The Hall of State, Dallas.
This building was the centerpiece of the 1936 Texas Centennial exhibition. When it was built, it was the most expensive building in the state, for the then princely sum of $1.2 million. It is built mostly out of local Texas limestone. The architect Donald Barthelme designed this little masterpiece of Art Deco. He taught architecture at Rice University in Houston for decades. It's possible that my Uncle Ray studied with him.
Here's the front of the building.
The main entrance with a bronze statue of the "Tejas Warrior." The blue mosaic is supposed to suggest the state flower, the bluebonnet.
Here is the Great Hall of the building.
One of the murals in the Great Hall.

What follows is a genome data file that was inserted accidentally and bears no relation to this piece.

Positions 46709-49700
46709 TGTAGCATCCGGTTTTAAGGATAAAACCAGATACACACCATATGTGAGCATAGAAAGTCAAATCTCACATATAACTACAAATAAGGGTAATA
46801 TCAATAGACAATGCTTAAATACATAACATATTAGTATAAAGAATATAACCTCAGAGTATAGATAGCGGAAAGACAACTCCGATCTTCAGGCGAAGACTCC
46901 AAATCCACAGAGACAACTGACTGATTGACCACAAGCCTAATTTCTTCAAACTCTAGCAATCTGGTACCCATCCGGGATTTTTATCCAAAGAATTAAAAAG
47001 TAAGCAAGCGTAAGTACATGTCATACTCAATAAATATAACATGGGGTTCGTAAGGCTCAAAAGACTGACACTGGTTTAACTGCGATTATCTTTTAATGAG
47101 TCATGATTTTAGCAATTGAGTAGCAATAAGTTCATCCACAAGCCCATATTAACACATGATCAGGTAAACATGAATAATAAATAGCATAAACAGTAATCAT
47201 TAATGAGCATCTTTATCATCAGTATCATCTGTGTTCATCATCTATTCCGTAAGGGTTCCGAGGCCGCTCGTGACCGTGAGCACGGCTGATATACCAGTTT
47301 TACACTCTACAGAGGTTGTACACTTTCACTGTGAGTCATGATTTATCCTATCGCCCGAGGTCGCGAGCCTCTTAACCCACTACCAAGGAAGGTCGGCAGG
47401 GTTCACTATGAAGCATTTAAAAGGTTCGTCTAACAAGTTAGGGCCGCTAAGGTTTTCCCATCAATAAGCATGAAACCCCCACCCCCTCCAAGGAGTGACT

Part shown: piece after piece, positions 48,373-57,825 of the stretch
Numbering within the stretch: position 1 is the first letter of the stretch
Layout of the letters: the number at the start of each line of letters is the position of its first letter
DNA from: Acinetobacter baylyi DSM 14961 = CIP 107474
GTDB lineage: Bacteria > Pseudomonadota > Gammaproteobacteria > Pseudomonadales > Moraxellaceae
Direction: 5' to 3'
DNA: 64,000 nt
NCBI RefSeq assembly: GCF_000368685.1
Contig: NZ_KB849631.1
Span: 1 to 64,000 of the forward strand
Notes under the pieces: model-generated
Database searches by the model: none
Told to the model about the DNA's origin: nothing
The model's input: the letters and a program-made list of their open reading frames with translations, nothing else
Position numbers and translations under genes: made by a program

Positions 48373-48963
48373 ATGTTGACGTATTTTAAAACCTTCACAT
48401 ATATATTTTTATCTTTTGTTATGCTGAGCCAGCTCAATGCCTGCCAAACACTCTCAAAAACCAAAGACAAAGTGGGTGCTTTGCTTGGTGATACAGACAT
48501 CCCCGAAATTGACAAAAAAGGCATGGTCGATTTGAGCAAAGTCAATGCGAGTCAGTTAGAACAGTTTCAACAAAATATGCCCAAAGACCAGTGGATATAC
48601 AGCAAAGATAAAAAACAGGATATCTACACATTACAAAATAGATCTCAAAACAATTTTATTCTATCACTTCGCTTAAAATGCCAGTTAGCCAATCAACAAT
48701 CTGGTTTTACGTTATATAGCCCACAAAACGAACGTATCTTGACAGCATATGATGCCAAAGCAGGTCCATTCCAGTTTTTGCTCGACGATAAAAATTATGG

Yes, it does look very Nuremberg Zeppelin Field. It also looks very Hollywood, even stagier than anything Speer or Troost designed.
This building used to scare and fascinate me when I was a kid. It sits today in a badly neglected historic landmark, Fair Park, site of the Centennial Exhibition, and site of the annual State Fair. Most of Dallas' museums and concert halls were once located here. The art museum, the symphony, and the opera moved out 20 years ago to a new "cultural district" just north of downtown. The neighborhood was once the city's unofficial Jewish quarter (the old Tifereth Israel Synagogue still stands a few blocks away). For the last 50 years, it's been a rough neighborhood of mostly poor people. The local glitterati and culture vultures did not like traveling through there to get to the symphony, so the new culture district was built, and Fair Park was steadily abandoned.
The Hall is still well maintained and thoroughly restored about 20 years ago.